There was a shelf next to the TV running the length of the wall, stocked with boxes of straws and napkins and tall, curvy glasses. It wasn’t too high that Layla couldn’t reach it. But high enough that she had to stretch. And just when she had her hand all the way over her head and had stepped up a bit, she stopped and stepped back like she’d been punched. Her hands went to a spot on her right side, just under her breast.
He glanced again at the brace on her right wrist.
“Pick something?” she asked after handing Honey the glass.
“Side of bacon?”
“Why not?” He wasn’t going to eat any of it, anyway.
“I’ll put it in,” she said with a wink.
“I noticed you wince there, when you were reaching,” he said as soon as she turned back. He pointed to where she had held herself. “Bruised ribs?”
Her face turned red from embarrassment, but she forced a smile and nodded. “Oh. Yeah. How did you know?”
“Done it myself,” he said. “Got in a stupid fist fight a few years back, took a blow right there. I’m guessing that’s not how you got yours?”
She laughed a terrible, ugly, small laugh that told Shaun a fist was exactly how she had gotten her ribs bruised.
“Oh, no no no. Of course not. It’s….Oh, my god, it’s so stupid. We have one of those doors, see, at the house that split in two? And the top half was open and the bottom was closed and I just wasn’t looking…”
Holy shit, is she actually trying to tell me she walked into a door?
He kept from glancing at her wrist again, no matter how much he wanted to. Finally, he saw it.
Her makeup was fine. It was what was under that was off. The left side of her face. Puffy. Slightly unmoving. She’d covered up a black eye.
Shaun opened his mouth before realizing asking who had done that to her shortly before that person turned up dead was a bad call.
We’re not necessarily doing this yet. I don’t know anything about who’s hurting her. Maybe they’re not so bad. Not bad enough to die, anyway.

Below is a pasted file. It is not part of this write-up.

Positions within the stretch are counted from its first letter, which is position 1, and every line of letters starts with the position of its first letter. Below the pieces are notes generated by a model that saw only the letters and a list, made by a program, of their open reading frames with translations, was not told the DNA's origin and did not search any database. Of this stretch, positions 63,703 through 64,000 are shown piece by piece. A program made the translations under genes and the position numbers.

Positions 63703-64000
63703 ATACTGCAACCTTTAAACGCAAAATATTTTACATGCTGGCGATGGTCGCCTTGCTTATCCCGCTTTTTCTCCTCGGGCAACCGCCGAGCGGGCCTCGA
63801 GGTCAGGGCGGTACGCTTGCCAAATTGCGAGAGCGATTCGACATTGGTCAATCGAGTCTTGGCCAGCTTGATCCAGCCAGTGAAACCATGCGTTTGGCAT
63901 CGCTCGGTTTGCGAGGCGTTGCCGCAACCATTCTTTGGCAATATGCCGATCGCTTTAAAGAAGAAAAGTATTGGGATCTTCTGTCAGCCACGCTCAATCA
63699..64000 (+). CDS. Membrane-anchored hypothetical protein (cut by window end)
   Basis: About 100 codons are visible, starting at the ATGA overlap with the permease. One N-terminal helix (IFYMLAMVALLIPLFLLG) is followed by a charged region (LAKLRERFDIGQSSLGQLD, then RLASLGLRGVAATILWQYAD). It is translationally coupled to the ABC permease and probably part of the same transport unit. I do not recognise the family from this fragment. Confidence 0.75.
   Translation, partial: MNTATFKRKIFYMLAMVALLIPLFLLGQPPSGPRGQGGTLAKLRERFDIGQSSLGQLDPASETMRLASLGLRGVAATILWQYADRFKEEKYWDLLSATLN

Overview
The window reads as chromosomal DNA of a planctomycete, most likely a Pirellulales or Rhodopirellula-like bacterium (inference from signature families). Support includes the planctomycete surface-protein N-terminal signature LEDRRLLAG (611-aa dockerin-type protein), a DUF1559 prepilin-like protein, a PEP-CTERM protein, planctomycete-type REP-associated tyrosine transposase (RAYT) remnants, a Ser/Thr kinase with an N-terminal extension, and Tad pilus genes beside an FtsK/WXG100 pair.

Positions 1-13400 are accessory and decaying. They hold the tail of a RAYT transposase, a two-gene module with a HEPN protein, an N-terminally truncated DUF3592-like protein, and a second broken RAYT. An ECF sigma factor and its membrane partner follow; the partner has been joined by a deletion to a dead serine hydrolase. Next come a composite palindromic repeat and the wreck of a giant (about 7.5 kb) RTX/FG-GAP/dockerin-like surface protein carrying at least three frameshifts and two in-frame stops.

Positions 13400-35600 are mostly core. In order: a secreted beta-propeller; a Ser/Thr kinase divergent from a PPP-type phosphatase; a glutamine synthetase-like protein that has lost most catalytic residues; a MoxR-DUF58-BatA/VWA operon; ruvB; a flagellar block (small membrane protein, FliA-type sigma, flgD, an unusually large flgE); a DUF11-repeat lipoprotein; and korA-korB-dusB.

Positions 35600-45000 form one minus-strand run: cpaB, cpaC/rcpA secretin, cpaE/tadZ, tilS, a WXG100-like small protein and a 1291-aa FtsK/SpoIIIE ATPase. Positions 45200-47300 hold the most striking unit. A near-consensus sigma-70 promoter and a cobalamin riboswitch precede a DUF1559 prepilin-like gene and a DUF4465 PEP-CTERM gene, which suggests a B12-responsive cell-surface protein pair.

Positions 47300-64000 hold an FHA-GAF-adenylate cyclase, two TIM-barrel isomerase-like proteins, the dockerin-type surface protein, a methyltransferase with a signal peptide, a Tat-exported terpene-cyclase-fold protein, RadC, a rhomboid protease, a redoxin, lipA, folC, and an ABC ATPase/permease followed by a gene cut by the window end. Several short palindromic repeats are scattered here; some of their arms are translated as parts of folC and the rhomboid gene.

This was exactly why he hadn’t wanted Honey to help with this. Well, part of the reason, anyway. The primary reason was she shouldn’t have been involved in getting people killed, no matter how terrible they were. But this, too. Now he was in a predicament. If someone was beating her that was definitely a reason to follow up, but he’d have to do more research. Find whoever it was. Follow them around. See-
The tinkling of the bell above the door cut off his thoughts. He turned to find two gruff looking men in blue uniforms walking in.
One of them headed to the bathroom. The other made a beeline for Layla.
Her heart was already racing.
“Hey, baby,” he said, leaning on the counter.
“Hey, Ray” she said back, giving him a smile. She pecked him on the cheek, and then began to pull away.
He grabbed her wrist. The one in the brace.
“That’s all I get?” he asked, ignoring her wince.
She leaned back over the counter – fulling putting weight on her bruised ribs – and gave him a deeper kiss.
Or, at least, let him give her a deeper kiss. Her eyes strayed to Shaun, and darted away again.
Not before he saw the look in them.
“Get me pancakes and bacon. Oh, look, it’s like you knew!”
The cook in the back had put Shaun’s pancakes and bacon on the silver serving counter. Layla glanced at the food, then at Shaun, and then back at her husband.
“That’s not for you. I have to put a ticket in.”
“You knew I was coming, why didn’t you put something in?”
It was like someone flipped a switch, and now a live wire was running through him. The muscles in his neck were taut. He was leaning further on the counter, on his toes now, looming over her. The grip on her wrist had tightened.
“I didn’t…I didn’t know if you’d come…I can tell Leon to-”
Ray let her go and pushed her slightly. “On a first name basis, huh?”
“Ray, I work with him, is all.” She was rubbing her arm below her wrist.
Ray, master of detective work, finally noticed Shaun was watching. He only grunted at him, leaning on the counter towards him. Apparently, all of his best work was done leaning.
“What the hell are you looking at?”
Shaun sat up and put money on the counter. “Go ahead and give him that shortstack, miss. Something’s come up and I’ve got to run. Officer.”
He could feel the man glaring at him as he walked out the front, but he knew he wouldn’t come after him. Not with Layla there.
Honey came back to the apartment four hours later. Shaun was sitting at the little table in the kitchenette, nursing a jar of blood. The last jar in the fridge. She locked the door behind her and leaned against it. The smells of the diner had followed her.
“Pegged it the first time I met her,” she said. “That look you get in that situation…you never forget it. I teased some of it out of her slowly. Her family lives two states away. His, twenty minutes, and he’s their golden boy. Can do no wrong. The rest…well, you saw. He shows up every night about the same time. I didn’t even have to ask.”
“You never asked her directly about her husband?”
Honey slowly shook her head. “She thinks she’s hiding it.”
Shaun looked again at the last jar. Half empty. There was a reason the vigilante type usually didn’t last long. Hard to find people the world wouldn’t miss.
“You got their address?”